Long lists of fighter aircraft will only interest a few of our friends but we have to mention the amphibious Catalina which we have supported and flown on over many years. The Catalina is now restricted to fresh lake water to avoid the inherent corrosion of salt water in the sea. It was marvellous to see her not only back in operation after 4 years of refurbishment work but it was the first time we had seen her land and take off from water and we had the chance to have another flight including a touch and go on Lake Wanaka, that had to be the ultimate highlight. I am putting together some of the video I took during the show and hope to include it on this page although the video camera I now have was not really suitable as it only had a screen rather than a viewfinder making filming fast moving aircraft a hit and much miss affair. At present only a video of the Catalina including a landing and takeoff from Lake Wanaka including airborne video of a touch and go has been completed. By the time most of you read this the rest will be available from My YouTube Channel

That brings me neatly to another interest of ours which is photography. We had two Canon A720 IS 8 MPixel compact cameras with a 6x optical zoom and an optical viewfinder which were ideal for aircraft photography - both were 8 years old but working as well as ever until they both failed within a couple of weeks, one the zoomed pictures were blank and the other had physical failure of the battery compartment. Combined with the video camera problems it was time for an update. I now have a Panasonic Lumix TZ80 with a Leica lens, 30 times optical zoom, more pixels than one could ever need and the most staggeringly good moving optics stabilisation system. But most important it has an eye level viewfinder (you are actually looking at an extra high resolution screen). It takes high resolution video the equal of my dedicated video camera as well as 4k video which enables one to extract 8 Mpixel pictures in-camera to catch a fleeting expression or aircraft. It took two days of hard work just to read the manual and Pauline has replaced her camera with another Canon an SX610 HS which is simpler to use but turns out just as good pictures, in fact the colour balance is arguably better - Canon always put a very rosy glow on scenes that is ideal for people and scenery!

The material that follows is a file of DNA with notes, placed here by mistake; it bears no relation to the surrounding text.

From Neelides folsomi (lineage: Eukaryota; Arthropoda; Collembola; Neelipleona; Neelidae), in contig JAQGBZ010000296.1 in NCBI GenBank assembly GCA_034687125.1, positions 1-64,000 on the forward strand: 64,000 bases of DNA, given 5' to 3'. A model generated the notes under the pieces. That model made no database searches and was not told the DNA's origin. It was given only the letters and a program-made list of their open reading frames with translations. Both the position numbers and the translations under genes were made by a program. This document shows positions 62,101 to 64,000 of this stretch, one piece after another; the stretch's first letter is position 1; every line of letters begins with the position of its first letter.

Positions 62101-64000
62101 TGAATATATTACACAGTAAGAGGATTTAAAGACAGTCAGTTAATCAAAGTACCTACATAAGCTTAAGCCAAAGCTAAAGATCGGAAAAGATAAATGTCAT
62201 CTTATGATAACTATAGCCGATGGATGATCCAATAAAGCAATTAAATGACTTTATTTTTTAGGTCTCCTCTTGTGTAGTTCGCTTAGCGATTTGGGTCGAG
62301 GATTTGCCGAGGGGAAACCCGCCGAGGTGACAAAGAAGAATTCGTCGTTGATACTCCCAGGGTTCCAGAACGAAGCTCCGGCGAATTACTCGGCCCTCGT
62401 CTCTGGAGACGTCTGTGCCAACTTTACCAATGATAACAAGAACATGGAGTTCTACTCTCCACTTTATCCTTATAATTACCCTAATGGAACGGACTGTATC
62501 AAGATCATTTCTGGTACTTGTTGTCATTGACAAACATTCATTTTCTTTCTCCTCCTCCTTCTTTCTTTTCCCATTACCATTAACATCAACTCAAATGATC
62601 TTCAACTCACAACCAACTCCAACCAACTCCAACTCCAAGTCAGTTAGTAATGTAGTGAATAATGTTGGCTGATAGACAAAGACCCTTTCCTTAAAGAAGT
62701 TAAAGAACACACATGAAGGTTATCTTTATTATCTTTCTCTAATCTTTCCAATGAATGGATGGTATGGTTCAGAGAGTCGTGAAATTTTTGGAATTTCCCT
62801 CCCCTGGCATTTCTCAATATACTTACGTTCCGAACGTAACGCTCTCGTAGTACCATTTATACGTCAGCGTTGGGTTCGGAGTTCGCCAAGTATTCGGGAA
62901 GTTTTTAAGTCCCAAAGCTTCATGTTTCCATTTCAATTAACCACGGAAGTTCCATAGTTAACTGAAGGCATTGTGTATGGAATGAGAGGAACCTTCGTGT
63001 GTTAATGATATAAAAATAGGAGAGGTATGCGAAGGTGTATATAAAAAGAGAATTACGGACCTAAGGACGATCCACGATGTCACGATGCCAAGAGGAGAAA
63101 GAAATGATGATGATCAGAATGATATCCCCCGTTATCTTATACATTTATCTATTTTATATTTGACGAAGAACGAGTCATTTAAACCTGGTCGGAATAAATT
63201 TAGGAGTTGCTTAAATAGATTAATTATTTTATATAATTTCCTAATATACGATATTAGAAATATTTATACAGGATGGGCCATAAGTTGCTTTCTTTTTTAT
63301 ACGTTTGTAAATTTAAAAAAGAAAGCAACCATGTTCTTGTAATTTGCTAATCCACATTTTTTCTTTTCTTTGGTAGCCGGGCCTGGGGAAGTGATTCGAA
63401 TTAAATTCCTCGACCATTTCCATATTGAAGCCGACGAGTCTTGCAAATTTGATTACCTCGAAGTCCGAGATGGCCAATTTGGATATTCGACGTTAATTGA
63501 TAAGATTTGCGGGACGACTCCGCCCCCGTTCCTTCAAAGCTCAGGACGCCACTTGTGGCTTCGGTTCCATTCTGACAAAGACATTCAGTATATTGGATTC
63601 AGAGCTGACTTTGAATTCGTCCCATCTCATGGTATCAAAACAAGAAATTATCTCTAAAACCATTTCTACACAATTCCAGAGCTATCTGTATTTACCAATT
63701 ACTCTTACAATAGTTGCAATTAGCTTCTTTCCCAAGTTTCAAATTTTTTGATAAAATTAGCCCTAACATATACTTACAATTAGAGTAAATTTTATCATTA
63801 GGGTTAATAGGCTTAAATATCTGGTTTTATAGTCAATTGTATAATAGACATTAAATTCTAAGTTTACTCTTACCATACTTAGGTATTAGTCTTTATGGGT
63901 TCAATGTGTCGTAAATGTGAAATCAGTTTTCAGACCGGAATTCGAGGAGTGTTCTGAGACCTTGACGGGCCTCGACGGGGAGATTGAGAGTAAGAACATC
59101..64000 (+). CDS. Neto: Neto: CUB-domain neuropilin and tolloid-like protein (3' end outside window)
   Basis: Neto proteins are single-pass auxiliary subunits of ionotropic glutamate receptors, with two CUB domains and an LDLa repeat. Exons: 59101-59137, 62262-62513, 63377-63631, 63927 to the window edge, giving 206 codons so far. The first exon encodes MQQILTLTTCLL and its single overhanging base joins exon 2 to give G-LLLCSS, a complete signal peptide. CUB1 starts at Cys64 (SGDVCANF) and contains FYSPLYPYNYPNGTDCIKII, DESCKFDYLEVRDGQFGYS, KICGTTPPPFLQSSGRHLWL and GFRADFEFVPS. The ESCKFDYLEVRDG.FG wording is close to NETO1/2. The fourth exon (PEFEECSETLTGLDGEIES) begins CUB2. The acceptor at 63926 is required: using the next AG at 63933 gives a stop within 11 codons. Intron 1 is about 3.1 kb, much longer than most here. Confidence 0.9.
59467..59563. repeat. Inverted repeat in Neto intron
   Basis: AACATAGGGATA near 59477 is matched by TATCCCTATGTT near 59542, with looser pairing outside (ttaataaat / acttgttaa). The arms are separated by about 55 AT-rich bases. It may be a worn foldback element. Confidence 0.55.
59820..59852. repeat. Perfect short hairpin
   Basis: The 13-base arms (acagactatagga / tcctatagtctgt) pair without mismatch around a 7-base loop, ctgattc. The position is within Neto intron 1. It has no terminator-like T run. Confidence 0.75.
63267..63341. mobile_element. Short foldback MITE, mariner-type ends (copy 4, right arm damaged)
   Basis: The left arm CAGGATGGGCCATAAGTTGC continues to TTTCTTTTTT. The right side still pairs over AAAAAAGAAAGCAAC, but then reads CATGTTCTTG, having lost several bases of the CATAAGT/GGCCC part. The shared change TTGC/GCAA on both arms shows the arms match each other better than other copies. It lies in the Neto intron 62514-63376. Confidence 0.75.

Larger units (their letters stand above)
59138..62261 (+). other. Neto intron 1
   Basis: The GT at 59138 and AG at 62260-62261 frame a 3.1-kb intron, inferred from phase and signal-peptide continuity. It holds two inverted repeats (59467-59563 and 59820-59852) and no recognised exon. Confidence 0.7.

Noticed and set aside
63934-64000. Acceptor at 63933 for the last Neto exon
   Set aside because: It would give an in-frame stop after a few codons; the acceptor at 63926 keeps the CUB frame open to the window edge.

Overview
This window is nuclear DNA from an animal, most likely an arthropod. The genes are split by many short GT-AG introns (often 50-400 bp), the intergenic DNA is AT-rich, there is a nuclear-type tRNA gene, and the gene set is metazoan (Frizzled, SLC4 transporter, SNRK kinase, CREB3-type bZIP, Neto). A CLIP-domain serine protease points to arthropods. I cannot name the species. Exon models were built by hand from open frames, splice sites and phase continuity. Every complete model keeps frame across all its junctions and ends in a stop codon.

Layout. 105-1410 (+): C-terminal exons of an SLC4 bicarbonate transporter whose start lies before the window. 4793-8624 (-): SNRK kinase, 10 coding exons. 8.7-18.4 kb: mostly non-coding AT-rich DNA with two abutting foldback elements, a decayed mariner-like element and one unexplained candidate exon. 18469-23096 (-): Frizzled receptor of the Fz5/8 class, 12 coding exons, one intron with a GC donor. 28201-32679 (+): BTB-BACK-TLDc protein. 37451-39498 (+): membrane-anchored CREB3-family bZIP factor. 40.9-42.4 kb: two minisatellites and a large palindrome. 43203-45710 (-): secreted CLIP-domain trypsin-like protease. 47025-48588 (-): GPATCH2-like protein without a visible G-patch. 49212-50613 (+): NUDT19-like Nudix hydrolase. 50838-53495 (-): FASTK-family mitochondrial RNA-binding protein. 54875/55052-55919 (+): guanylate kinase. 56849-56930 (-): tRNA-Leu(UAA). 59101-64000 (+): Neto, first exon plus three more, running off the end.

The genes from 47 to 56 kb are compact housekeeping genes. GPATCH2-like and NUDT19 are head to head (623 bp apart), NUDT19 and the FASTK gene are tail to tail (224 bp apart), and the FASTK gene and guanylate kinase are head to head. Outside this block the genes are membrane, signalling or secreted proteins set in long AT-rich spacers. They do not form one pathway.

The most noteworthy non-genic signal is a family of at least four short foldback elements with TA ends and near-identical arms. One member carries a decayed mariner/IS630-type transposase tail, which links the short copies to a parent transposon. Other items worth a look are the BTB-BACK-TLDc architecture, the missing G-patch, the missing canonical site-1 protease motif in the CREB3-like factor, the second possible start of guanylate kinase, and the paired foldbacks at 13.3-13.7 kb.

Returning to travel shortly after our return from New Zealand we flew to join the final sector of the 2016 World Cruise on the Queen Elizabeth. We picked this 23 day sector because we wanted to vist Petra. We flew to Dubai then cruised to Muscat and Salalah in Oman, Petra, the Suez Canal, Istanbul, Athens, Malta and Valencia in Spain before disembarking in Southampton. The Suez Canal has changed considerably since our last passage and Petra, the Rose tinted city, was every bit as memorable as we expected. We were very lucky to berth in Istanbul because Cunard and other Carnival-owned cruise lines have just removed all their visits to Turkish ports for 2017.